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with Christ whereby it shall be effected, and of the glorious rest to which it shall introduce us, as well in this world as in the world to come. In like manner the promises made to Adam, to Abraham, and to Da. vid, whatever reference they might have to the particular circumstances of those illus. trious individuals, had a farther and more important accomplishment in the Lord Jesus Christ, who is the second Adam, the Promised Seed, the King of Israel,

The whole of the Mosaic dispensation was altogether figurative, as we see from the Epistle to the Hebrews, in which the figures themselves are illustrated and ex. plained. But there are some facts which appear too trifling to afford

any

instruction of this kind. We might expect indeed that so remarkable a fact as the promulgation of the law from Mount Sinai should have in it something mysterious; but that the fears of the people on that occasion, and the request dictated by those fears, should be intended by God to convey any particular instruction,

we should not have readily supposed : yet by these did God intend to shadow forth the whole mystery of redemption. We are sure that there was somewhat remarkable in the people's speech, by the commendation which God himself bestowed upon it: still however, unless we have turned our minds particularly to the subject, we shall scarcely conceive how much is contained in it.

The point for our consideration is, The request which the Israelites made in consequence of the terror with which the display of the divine Majesty had inspired them. The explication and improvement of that point is all that properly belongs to the pas. sage before us. But we have a further view in taking this text: we propose, after considering it in its true and proper sense, to take it in an improper and accommodated sense ; and, after making some observations upon it in reference to the request which the Israelites theň offered, to notice it in reference to the requests which we from time to time make unto God in the Liturgy of our Established Church,

The former view of the text is that which we propose for our present consideration : the latter will be reserved for future discus. sion.

The Israelites made an earnest request to God: and God expressed his approbation of it in the words which we have just recit. ed; “ They have well said all that they have spoken: 0 that there were such an heart in them !” From bence we are naturally led to set before you The sentiments and dispositions which God approves; the sentiments ; “ They have well said all that they have spoken;" the dispositions ; 6 0 that there were in them such an heart.”

1st. The sentiments which he approves.

Here it will be necessary to analyse, as it were, or at least to get a clear and distinct apprehension of the speech which God commends. It is recorded in the preceding context from the 230 verse. 6 And it came to pass, when ye heard the voice out of the midst of the darkness, (for the mountain did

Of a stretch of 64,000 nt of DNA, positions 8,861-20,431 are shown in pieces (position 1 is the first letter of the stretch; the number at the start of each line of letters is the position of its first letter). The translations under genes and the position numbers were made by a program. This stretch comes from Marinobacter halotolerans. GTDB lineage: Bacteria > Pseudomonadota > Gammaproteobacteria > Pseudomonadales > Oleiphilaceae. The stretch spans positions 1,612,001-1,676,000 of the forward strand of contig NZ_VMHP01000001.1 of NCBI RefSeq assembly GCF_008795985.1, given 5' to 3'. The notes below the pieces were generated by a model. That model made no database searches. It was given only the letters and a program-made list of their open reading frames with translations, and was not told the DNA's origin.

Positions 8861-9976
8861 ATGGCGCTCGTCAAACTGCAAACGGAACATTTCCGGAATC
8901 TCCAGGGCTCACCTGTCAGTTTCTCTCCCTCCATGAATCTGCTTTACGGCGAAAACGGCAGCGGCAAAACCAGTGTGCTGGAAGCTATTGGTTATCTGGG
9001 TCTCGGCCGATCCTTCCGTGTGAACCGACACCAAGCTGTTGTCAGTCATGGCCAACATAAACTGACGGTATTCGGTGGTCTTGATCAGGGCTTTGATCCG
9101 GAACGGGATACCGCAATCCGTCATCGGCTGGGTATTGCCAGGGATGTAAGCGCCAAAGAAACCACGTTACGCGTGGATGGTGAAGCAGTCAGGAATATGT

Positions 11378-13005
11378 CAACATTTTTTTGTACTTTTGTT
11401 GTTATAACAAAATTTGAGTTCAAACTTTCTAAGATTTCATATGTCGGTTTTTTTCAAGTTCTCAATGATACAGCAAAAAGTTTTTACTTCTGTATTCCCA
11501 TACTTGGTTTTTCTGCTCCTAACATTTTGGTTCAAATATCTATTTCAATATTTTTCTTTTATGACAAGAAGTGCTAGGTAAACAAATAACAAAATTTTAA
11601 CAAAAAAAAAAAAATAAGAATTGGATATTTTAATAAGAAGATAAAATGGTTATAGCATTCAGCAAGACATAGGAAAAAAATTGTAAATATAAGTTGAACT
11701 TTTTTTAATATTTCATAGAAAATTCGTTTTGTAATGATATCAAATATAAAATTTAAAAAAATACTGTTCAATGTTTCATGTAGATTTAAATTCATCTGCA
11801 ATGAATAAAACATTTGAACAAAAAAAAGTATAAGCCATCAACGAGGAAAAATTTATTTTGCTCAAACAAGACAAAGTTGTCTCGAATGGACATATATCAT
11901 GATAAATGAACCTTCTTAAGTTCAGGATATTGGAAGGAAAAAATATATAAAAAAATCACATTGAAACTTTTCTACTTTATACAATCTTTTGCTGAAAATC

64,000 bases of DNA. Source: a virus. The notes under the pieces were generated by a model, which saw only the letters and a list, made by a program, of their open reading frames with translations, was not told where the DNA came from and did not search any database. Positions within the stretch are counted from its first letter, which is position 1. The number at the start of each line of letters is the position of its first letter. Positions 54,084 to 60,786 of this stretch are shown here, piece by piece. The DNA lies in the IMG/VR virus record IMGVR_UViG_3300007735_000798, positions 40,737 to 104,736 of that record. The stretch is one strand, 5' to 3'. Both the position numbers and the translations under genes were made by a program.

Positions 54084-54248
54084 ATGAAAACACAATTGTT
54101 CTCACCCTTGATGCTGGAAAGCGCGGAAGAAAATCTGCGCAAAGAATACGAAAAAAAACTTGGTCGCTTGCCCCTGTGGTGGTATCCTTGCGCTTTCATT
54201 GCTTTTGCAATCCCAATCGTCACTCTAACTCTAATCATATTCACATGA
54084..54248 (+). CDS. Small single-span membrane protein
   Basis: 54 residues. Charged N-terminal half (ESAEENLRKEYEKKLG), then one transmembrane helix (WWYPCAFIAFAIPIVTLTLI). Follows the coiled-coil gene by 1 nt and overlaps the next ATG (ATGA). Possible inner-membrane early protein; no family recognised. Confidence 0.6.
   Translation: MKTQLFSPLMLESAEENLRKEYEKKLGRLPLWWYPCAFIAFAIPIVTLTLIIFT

burn with fire,) that ye came near unto me, even all the heads of your tribes, and your elders; and ye said, Behold, the Lord our God hath shewed us his glory, and his greatness, and we have heard his voice out of the midst of the fire: we have seen this day, that God doth talk with man and he liveth. Now therefore why should we die ? for this great fire will consume us : if we hear the voice of the Lord our God any more, then we shall die. For who is there of all flesh that bath heard the voice of the living God speaking out of the midst of the fire, as we have, and lived ? Go thou near, and hear all that the Lord our God shall say: and speak thou unto us all that the Lord our God shall speak unto thee; and we will hear it and do it.” Then it is added, " And the Lord heard the voice of your words when ye spake unto me; and the Lord said upto me, I have heard the voice of the words of this people, which they have spoken unto thee: they have well said all that they have spoken.”

Now in this speech are contained the fol. lowing things ; An acknowledgement that they could not stand before the Divine Majesty ;-A desire that God would appoint some one to mediate between him and them; -and lastly, An engagement to regard every word that should be delivered to them through a Mediator, with the same obedi. ential reverence, as they would if it were spoken to them by God himself. And these are the sentiments, on which the commenda. tion in our text was unreservedly bestowed.

The first thing then to be noticed is, Their acknowledgment that they could not stand hefore the Divine Majesty.

Many things had now occurred to produce an extraordinary degree of terror

upon

their minds. There was a blackness and darkpess in the sky, such as they never before. beheld. This darkness was rendered more visible by the whole adjacent mountain blazing with fire, and by vivid lightenings flashing all around in quick succession. The

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